The Western House of Refuge, founded near Rochester in 1846 as New York's (and the nation's) first State-operated juvenile facility, opened its "Female Department" in 1875 and continued to admit females until 1904. Young female offenders were also incarcerated in the New York House of Refuge at Randall's Island, New York City. Among the records of these facilities are case histories providing information about the background, family, and progress in the facility of each inmate; supplementary case files providing details about paroled inmates; and daily journals providing general remarks regarding inmates' health and behavior, facility conditions, special events, and contact with discharged inmates.
The New York State Archives holds a variety of records revealing women's varying wartime roles. Abstracts of World War I military service from the Division of Military and Naval Affairs include information on about three thousand women who served as nurses, providing for each their name, race, address, date and place of birth, date called into active service, dates and place of each assignment, dates served overseas, and discharge date. In a few cases, the records indicate military engagements in which the nurse was involved, usually in France, such as Champagne-Marne or Meuse-Argonne. Unfortunately, there is no explanation of the nature of the nurses' involvement in these engagements.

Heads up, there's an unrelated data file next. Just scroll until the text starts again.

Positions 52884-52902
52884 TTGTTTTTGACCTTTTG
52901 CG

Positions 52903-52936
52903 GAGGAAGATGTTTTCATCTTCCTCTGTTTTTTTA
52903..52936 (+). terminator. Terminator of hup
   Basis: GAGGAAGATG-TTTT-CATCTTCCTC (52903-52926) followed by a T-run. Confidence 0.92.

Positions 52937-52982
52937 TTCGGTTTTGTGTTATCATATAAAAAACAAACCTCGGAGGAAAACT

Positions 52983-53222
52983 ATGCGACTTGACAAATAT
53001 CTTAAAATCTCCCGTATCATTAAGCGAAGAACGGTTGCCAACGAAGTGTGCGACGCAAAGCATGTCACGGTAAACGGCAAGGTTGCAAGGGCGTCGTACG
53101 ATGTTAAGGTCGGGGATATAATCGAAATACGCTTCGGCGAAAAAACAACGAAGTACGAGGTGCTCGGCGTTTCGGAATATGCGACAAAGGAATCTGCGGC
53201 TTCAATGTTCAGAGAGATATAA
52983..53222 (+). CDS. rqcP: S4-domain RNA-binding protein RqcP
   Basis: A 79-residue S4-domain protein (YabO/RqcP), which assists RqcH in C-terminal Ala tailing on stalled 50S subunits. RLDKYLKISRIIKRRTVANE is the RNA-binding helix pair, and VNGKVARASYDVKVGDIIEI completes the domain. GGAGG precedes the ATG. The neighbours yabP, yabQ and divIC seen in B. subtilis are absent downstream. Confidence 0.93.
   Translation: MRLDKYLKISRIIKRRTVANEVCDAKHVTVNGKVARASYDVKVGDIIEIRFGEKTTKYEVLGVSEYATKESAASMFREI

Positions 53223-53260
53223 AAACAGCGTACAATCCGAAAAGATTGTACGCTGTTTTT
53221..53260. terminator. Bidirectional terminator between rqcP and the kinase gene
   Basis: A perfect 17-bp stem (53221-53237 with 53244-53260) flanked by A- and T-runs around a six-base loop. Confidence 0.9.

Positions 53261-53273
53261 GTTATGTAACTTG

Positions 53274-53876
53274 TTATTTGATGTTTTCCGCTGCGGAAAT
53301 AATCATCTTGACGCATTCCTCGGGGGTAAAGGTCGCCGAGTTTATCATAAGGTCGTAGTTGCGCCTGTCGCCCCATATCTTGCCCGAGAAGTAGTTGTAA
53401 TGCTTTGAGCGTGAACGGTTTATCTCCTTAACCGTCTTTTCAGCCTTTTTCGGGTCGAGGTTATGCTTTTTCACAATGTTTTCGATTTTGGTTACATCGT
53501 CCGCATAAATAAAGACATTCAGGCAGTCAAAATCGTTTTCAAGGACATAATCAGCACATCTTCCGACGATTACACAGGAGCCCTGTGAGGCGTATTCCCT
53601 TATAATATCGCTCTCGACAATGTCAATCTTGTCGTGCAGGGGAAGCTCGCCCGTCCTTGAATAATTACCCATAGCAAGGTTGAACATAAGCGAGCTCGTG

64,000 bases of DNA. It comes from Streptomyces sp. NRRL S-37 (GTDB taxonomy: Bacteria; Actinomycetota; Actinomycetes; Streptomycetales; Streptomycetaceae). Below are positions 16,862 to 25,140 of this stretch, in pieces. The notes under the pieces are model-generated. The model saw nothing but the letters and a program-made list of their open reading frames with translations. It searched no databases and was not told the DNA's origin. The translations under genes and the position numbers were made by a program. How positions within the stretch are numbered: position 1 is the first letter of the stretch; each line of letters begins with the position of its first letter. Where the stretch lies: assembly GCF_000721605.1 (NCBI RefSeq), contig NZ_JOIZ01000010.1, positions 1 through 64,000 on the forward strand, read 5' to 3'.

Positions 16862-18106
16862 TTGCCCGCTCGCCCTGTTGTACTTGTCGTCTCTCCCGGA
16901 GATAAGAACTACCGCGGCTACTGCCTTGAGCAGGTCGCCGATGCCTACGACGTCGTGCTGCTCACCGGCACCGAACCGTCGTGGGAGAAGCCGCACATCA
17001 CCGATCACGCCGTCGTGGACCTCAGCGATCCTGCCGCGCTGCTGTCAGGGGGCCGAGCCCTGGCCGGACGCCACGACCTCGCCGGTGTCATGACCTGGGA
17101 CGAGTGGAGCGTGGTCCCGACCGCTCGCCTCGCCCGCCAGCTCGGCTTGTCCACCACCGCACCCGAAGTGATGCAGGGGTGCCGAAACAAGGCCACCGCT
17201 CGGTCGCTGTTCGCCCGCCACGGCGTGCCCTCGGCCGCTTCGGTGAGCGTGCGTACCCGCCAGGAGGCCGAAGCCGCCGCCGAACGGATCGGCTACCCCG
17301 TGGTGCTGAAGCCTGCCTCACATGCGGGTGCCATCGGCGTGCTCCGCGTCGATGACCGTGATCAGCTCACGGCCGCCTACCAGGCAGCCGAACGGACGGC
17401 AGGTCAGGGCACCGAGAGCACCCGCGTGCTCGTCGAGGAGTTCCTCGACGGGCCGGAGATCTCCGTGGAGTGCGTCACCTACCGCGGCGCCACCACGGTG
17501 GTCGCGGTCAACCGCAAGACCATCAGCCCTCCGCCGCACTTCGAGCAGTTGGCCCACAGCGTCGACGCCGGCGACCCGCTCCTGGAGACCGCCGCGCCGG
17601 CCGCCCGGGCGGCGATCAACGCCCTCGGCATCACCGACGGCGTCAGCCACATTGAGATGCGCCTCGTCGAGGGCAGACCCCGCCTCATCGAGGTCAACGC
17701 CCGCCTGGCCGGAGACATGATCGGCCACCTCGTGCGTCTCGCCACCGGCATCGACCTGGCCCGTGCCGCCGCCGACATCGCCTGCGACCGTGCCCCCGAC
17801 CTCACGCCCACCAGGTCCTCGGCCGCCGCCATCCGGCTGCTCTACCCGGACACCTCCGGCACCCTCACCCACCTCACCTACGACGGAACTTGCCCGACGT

The State Archives' records of the Council of Defense, established in 1917 to coordinate the State's military, industrial, agricultural, and commercial resources during World War I, include correspondence of its Division of Women and of the National Defense Council's Women's Committee, and records relating to training and enrollment of public health nurses. Records of New York State War Council, established during World War II to coordinate home front activities in support of the war effort, often concern women and their participation in home front efforts. They include files relating to the establishment and maintenance of child care centers to allow mothers to enter the work force during the wartime labor shortage; efforts to prevent employment discrimination against women and members of ethnic groups and minorities; issues and problems faced by women in war industries and physical fitness and exercise programs for women defense workers; women working in food production during the wartime farm labor shortage; and recruitment and placement of student nurses. Among the records are publicity films, including one regarding the need for women, including mother, to join the workforce and the establishment of child care programs to facilitate their employment.